More than 90 works of art, from paintings by Old Masters to ceramics and pieces of furniture, were sold this week in Amsterdam. All the works belonged to one Dutch family, the Gutmann's, and were stolen by the Nazis during World War II. But it was many years after the war before the Gutmann family was able to regain possession of the works. Lauren Comiteau spoke with Lili Gutmann about her family's struggle to reclaim the artwork, much of which never left Holland.
As she walks through the Christie's auction house in Amsterdam, Lili Gutmann shows a visitor the objects that once decorated her family's home in Heemstede, a wealthy village outside Amsterdam. She stops before a late 18th century Italian settee.
"Well, you have heard the story of this... it is rather amusing, this story. When we first came last year to see all these things which had been given back to us, this piece, which was on the list, was missing," she said.
Up until last year, she says, nobody could find this piece. Suddenly, the Dutch located it in a very public place.
"It was standing in the Castle Het Loo, one of the Dutch Royal palaces," explained Lili Gutmann. "You can take the photo from the catalogue and there you see it standing. And this morning, I wanted to go and sit there and they said no do not sit on it because the leg is not in very good condition. I said, 'But if Queens Whilemina and Queen Julianna sat there, maybe I can sit, too.' They said it is not safe."
All these year later, Lili Gutmann can laugh. But the story of how the family furniture ended up in a Dutch palace museum is anything but funny, or even unique.
During World War II, Lili's father was forced to sell some of the family's collection to the Nazis; other pieces were simply taken. Both of her parents were later killed in concentration camps. After the war, Lili and her brother, Bernard, returned to their house. It was empty. They registered their losses with the Dutch government, which had the job of returning all looted art found by allied forces at the end of the war.
It took three Dutch commissions and about 50 more years of legal battles and bureaucratic wrangling before the family learned it was getting back more than 200 items, all held by the Dutch government since 1945.
"We have struggled for so long and the story is like a story without end," said Lili Gutmann. "It never ends. And I do not think it has ended yet."
Right after the war, the Dutch government refused to return anything the Gutmann's sold to the Nazis, saying the sales were voluntary. But a 1952 court case sided with the Gutmann's, recognizing the sales were forced. The Gutmann's were then told they had to buy back their own property from the Dutch, since their father received money for it. In fact, he never did.
While Lili and her brother, Bernard, got back some items, they could not afford the rest. After her brother died in 1994, his sons took up the fight.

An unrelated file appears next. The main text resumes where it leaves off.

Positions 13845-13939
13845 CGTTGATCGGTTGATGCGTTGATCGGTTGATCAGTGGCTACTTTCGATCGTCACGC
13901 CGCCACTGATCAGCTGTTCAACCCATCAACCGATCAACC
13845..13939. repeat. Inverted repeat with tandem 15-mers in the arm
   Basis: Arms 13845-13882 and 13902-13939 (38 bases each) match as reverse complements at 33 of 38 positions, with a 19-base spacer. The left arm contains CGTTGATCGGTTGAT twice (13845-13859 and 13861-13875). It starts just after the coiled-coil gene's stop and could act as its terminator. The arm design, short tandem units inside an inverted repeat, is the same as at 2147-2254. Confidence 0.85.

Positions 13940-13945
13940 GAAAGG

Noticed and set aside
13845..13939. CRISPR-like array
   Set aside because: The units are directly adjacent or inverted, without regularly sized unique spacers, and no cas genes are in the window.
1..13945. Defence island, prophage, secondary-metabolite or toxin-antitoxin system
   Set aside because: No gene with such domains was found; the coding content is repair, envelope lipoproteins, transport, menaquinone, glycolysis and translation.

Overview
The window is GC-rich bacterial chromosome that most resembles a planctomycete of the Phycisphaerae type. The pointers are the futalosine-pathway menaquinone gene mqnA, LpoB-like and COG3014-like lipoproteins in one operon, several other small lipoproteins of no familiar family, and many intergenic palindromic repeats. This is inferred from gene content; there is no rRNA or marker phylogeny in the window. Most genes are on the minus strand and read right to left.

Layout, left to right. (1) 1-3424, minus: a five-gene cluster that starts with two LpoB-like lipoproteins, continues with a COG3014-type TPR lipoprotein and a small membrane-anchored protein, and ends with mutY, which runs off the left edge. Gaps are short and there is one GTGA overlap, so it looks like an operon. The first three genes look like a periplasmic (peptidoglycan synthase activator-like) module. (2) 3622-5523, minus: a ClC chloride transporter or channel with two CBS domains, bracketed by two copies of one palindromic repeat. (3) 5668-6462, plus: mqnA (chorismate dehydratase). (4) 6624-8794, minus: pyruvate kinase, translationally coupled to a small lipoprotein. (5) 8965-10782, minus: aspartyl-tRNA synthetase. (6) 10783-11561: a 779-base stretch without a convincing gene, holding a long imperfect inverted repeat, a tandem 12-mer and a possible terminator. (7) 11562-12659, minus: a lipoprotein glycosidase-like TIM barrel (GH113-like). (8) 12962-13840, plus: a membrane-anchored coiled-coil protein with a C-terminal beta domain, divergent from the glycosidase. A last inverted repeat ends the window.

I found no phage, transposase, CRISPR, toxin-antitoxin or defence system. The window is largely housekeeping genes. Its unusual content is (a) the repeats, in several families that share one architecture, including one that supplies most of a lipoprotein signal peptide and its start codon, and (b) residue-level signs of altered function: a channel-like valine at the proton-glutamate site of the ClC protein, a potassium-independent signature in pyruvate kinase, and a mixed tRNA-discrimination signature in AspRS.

Bernard's son, Nick Goodman, applauds a recent change in Dutch policy that allows for restitution, as well as the government's admission that its past policies were callous, cold and unjust. But it was only last year that the Gutmanns learned they would be getting back their property, and Nick Goodman says his aunt Lili was horrified when she learned that the Dutch had her family's collections on display in their most prominent museums all along.
"But with silver pieces, which are completely unique and enormously famous, the Rijks museum knew that they belonged to Gutmann family and yet they have had them since after the war," he said. "We are talking nearly 60 years, 50 years, more. They have had them on display in the Rijks museum and never said anything to us, to the family."
Mr. Goodman says one of the family's silver pieces was even listed as a highlight in the museum's catalogue. The auction, he says, will provide a small bit of closure. But both he and his aunt say there will never be justice.
"No, that could never be done," said Lili Gutmann. "That is something that nothing on earth could ever, how should I say, make things right. In a way one feels maybe they think that if there is something above us, my parents may be watching, yes, it is a good thing for the children, but the things that were done to them, no, no, no."
Nick Goodman says you can not get the people back, but getting the possessions means a lot. The Gutmann's made more than 950,000 euros, more than $1 million, from the sale of theirs. They plan to divide the proceeds among the family.
As for the settee, Christie's experts were hoping the Palace museum would bid for it, finally becoming the rightful owner of the piece it displayed for years. But in the end, it did not, so the piece is headed back to Italy, where it originally came from, to become part of a different family's private collection. It fetched more than $15,000 on the open market.